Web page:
TORONTO – Premier Doug Ford announced Friday he intends to keep a key campaign promise to lower hydro rates by 12 per cent, saying the details of the much-anticipated plan would be coming within weeks.
Ford made the comments during a news conference in St.
Catharines, Ont., where he announced millions in funding to combat human trafficking weeks ahead of his government’s second budget.
“We’re trying to hold the line,” he said. “We are going to keep our promise (and) reduce it by 12 per cent. It’s a very, very complicated, complicated issue.”
During the 2018 election campaign, Ford repeatedly attacked the then-Liberal government for enacting polices he said led to hydro price increases. He promised to slash rates through a variety of measures he said would save the average ratepayer $173 a year.
On Friday, the premier stressed that the province’s hydro rates continue to make it difficult for businesses to compete with their American counterparts.
“We have to compete. We have to lower energy costs,” he said.
“I’m just zoned in on this like I’ve never been before.”
The government had budgeted $4 billion for the 2019-2020 fiscal year to keep hydro prices stable. But Finance Minister Rod Phillips said in January that government had to spend an additional $1.6 billion to achieve that goal.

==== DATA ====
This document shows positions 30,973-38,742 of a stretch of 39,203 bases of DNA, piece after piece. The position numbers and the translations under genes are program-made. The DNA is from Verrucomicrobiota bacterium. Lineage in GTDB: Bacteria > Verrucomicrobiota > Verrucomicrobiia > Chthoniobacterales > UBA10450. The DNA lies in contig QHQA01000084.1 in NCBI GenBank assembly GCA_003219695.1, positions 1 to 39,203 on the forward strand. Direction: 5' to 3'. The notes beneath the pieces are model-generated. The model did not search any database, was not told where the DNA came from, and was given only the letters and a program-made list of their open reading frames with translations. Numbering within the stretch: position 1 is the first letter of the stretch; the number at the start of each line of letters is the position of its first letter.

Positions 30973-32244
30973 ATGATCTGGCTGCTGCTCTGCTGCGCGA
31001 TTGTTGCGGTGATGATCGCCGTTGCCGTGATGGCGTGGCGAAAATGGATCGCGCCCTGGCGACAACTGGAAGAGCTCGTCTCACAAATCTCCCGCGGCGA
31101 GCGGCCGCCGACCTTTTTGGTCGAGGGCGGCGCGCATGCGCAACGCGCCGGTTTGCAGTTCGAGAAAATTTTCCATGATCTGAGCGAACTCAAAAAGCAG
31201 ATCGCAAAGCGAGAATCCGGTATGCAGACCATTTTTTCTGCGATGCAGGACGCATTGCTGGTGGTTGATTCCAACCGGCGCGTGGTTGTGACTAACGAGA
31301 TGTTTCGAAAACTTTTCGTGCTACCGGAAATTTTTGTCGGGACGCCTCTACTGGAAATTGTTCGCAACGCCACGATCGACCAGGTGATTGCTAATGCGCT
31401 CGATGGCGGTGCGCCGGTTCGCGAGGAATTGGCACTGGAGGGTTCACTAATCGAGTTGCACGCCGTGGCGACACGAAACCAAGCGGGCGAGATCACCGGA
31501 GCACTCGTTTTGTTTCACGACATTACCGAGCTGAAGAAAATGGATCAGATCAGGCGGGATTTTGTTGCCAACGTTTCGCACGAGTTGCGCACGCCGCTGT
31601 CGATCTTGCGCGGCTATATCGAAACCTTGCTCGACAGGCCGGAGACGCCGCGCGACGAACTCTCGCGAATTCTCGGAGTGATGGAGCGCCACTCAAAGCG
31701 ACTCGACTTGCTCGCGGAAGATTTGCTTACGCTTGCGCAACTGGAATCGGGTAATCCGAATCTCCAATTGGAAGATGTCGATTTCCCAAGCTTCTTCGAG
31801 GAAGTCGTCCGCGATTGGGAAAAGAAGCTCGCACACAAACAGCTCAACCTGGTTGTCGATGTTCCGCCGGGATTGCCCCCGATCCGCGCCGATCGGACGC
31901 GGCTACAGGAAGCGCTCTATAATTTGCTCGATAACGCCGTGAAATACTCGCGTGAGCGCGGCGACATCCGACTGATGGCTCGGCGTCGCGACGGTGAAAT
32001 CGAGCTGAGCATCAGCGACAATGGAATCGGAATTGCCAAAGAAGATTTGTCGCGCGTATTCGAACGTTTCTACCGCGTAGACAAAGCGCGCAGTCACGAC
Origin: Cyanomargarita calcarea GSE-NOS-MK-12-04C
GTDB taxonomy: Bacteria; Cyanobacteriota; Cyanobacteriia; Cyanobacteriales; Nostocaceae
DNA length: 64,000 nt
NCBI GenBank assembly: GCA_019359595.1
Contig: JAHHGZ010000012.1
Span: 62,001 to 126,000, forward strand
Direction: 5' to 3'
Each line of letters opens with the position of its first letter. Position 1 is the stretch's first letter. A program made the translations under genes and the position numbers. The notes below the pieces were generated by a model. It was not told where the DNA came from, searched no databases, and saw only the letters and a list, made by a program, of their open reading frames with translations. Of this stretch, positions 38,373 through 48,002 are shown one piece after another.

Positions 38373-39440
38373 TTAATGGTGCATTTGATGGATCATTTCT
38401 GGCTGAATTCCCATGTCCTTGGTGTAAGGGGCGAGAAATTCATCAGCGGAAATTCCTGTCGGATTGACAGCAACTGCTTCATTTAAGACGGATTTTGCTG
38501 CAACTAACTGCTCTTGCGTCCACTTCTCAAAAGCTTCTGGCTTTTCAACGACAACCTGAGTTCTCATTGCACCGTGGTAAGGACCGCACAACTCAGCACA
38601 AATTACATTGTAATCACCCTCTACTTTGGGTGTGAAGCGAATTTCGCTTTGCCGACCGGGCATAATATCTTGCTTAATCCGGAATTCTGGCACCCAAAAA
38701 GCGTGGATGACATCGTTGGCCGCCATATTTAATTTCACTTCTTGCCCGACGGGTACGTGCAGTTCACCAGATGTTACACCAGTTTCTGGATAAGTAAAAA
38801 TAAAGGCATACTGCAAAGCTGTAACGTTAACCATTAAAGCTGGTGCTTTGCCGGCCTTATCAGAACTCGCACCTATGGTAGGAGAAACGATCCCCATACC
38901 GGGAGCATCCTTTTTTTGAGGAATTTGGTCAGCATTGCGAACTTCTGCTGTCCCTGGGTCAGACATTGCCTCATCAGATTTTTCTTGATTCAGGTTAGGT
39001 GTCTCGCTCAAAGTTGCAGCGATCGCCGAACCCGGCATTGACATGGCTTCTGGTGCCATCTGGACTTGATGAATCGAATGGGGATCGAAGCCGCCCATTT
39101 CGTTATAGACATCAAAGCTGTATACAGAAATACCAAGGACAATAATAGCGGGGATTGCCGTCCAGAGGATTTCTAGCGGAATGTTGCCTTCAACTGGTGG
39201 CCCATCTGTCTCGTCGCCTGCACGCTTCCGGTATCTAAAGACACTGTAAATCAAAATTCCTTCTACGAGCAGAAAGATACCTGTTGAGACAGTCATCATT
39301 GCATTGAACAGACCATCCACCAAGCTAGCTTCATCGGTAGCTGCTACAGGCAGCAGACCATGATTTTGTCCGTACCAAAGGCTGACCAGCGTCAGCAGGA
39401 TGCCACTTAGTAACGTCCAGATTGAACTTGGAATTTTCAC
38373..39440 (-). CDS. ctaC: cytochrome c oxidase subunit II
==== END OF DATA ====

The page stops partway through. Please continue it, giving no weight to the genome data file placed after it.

Phillips blamed the previous Liberal government for creating the situation, calling the spending “troubling.”
Green party Leader Mike Schreiner said Friday that Ford’s promise has always been “reckless and ill-advised”. Rather than a blanket subsidy program that benefits the wealthy, the province must find a way to support low and middle-income households, he said in a statement.
“The province is spending $5.6 billion this year alone to subsidize electricity prices at current rates, so to actually lower hydro rates, we would need to add billions to the deficit,” he said.
NDP energy critic Peter Tabuns said he is skeptical of Ford’s promise. If the government wants to address rising hydro prices it could start by returning full ownership of the utility Hydro One to public hands.
“I haven’t talked to anyone who has heard any concrete plan on the part of this government to deal with the underlying problems of privatizing the system,” he said.
The hydro file has been a problem for successive governments, with former premier Kathleen Wynne’s Liberals introducing their Fair Hydro Plan in 2017 to address a public outcry over soaring hydro rates, particularly in rural areas.
The policy lowered time-of-use rates by 25 per cent by removing from bills a portion of the global adjustment – a charge consumers paid for above-market rates to power producers.
Over the next decade, a new entity overseen by Ontario Power Generation was to pay that difference and take on debt to do so.
Then, the cost of paying back that debt, which would have been up to $28 billion under the Liberal plan, was to go back onto ratepayers’ bills for the next 20 years. The structure meant the costs of the plan were kept off government books.
The auditor general criticized the Liberal plan, saying it would cost the province an extra $4 billion.
But under a plan the Progressive Conservative government introduced last March, borrowing costs to achieve the rate cut moved onto the government’s books. The Tories also promised to hold future increases to the rate of inflation.
Last fall, rates increased by about 1.8 per cent, or $1.99 for a typical residential customer who uses 700 kilowatt hours per month.